Lode Gold (vein-hosted) Deposit
• Broken cracks in the rock allow newly formed fluids to pass through easily. • These fluids are often composed of silica (i.e. quartz veins). • Most vein deposits will occur within or in the vicinity of faults zones. Lode Gold (vein-hosted) Deposit Lode Gold (vein-hosted) Deposit
• Shear zones contain faults that occur when the rock is still ‘plastic’. • The shearing effect creates small spaces in areas of compression and tension. • Fluids can seep into these spaces and form veins upon crystallization. Lode Gold (vein-hosted) Deposit
• Folds have different pressure areas. • You will find that many projects are centered around fold ‘noses’- i.e. where the rock bends. Lode Gold (vein-hosted) Deposit • Lode gold is also associated with Banded Iron Formations (BIF), as quartz veins within bands of iron and chert. • While BIFs are a primary source of iron – they represent the most important source globally – they are also known host to gold. Lode Gold (vein-hosted) Deposit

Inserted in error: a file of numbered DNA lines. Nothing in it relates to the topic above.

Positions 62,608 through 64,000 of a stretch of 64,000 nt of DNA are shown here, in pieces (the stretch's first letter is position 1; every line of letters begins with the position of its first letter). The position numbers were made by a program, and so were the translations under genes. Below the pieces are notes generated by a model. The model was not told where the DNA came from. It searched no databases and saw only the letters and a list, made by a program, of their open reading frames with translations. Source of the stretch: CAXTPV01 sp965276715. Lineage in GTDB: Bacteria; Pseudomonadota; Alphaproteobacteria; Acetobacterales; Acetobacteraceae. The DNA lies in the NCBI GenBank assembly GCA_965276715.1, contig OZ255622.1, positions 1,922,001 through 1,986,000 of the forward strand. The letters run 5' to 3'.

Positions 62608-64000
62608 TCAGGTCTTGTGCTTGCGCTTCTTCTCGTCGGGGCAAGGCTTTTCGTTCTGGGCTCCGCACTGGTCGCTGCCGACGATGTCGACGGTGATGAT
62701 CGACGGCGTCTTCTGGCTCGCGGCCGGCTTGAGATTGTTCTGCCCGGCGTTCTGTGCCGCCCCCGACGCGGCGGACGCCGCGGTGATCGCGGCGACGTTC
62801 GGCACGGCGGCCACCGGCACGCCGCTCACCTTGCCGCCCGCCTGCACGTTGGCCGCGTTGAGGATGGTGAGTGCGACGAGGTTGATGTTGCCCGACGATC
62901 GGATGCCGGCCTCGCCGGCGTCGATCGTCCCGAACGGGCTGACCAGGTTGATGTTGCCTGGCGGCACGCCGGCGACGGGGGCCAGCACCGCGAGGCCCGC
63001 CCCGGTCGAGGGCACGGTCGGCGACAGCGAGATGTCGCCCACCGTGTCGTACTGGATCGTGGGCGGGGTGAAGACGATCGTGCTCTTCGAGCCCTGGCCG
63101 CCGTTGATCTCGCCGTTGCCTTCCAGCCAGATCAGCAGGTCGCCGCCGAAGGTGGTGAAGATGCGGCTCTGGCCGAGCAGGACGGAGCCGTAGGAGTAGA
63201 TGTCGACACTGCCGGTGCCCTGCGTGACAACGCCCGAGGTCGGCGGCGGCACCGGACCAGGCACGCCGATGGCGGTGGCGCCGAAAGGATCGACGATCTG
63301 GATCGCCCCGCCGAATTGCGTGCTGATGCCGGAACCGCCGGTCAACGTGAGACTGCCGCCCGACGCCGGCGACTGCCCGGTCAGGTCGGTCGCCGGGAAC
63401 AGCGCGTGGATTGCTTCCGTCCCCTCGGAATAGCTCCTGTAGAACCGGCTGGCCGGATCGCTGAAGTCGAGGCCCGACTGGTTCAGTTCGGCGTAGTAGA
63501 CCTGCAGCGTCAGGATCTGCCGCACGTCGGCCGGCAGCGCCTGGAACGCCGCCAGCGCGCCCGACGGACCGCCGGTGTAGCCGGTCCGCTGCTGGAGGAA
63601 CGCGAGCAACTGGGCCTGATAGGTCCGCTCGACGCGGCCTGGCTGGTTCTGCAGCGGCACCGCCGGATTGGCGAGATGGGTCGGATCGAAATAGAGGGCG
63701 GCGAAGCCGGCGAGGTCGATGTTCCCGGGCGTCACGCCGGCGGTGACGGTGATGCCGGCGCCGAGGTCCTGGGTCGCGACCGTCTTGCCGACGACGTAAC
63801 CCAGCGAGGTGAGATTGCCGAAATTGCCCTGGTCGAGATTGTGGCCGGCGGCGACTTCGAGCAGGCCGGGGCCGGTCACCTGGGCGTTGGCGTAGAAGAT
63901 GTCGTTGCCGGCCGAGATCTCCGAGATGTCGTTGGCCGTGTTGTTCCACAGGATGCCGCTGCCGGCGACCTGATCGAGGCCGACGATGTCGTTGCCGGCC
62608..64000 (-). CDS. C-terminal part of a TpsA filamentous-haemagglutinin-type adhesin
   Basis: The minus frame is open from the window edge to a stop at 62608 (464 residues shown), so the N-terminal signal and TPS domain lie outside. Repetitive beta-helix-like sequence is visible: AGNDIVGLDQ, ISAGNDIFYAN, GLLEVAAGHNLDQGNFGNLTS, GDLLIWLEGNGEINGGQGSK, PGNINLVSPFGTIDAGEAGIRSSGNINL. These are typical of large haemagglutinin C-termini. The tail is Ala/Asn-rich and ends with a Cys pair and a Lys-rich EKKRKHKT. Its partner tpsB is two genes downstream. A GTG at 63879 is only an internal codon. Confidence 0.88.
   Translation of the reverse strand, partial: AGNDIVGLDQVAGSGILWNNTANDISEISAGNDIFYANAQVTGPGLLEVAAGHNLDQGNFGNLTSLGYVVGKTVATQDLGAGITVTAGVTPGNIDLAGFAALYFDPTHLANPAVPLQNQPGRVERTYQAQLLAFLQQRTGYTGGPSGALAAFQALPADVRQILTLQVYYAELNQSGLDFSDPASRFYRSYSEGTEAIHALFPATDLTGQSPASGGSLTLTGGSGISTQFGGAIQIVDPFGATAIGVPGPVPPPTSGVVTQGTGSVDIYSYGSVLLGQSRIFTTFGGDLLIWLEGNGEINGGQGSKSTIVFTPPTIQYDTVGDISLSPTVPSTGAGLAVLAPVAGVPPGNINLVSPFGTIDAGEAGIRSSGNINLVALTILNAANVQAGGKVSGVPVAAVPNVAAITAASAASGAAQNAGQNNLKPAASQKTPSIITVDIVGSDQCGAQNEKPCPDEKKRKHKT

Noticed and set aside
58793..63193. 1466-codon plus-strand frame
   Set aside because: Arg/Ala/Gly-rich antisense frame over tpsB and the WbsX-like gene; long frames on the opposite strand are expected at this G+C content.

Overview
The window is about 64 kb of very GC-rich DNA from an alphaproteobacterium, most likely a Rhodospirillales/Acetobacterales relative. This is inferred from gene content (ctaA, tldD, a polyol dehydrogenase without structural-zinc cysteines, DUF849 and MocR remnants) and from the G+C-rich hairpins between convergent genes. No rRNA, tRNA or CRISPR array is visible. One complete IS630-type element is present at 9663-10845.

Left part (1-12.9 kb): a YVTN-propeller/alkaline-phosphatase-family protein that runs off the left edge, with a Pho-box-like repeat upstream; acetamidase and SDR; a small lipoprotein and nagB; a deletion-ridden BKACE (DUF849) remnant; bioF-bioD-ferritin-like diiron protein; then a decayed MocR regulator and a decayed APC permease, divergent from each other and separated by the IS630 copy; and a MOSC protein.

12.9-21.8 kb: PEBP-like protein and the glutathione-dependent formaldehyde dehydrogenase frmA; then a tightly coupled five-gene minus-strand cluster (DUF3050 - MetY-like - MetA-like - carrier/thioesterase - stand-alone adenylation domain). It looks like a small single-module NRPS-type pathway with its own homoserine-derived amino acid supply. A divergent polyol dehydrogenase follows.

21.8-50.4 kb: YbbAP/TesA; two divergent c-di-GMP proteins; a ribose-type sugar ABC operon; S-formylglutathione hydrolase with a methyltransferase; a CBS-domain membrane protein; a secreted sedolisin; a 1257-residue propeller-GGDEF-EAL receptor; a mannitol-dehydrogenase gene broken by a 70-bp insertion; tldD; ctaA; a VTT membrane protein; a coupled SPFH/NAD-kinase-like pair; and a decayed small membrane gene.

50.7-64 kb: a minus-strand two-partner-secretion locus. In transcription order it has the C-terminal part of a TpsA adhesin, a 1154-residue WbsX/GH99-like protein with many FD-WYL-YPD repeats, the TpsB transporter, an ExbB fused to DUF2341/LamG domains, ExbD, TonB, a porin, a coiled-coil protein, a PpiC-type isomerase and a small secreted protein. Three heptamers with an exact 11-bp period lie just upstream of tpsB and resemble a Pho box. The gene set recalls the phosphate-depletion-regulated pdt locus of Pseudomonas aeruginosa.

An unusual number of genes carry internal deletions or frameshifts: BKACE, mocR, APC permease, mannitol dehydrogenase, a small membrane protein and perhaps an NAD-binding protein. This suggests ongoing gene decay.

• The complex horizons of BIF can be very tightly folded and complex.
• This complexity can create many structural ‘traps’ for gold-bearing fluids to enter.
Banded Iron Formation • These iron formations are classified as chemical sediments – formed by iron and silica ‘falling’ out of seawater onto the seafloor. • Each layer is often only centimetres-wide with sedimentary rocks alternating with iron-rich and chert layers, giving it a banded look. Volcanogenic Massive Sulphide Deposit (VMS) • Volcanogenic Massive Sulphide deposits are commonly referred to as VMS deposits. • Ancient deposits that originally occur on the seafloor near tectonic plate margins, specifically spreading centres. • This is one of the few processes that we can still observe today. Types of Ore Deposits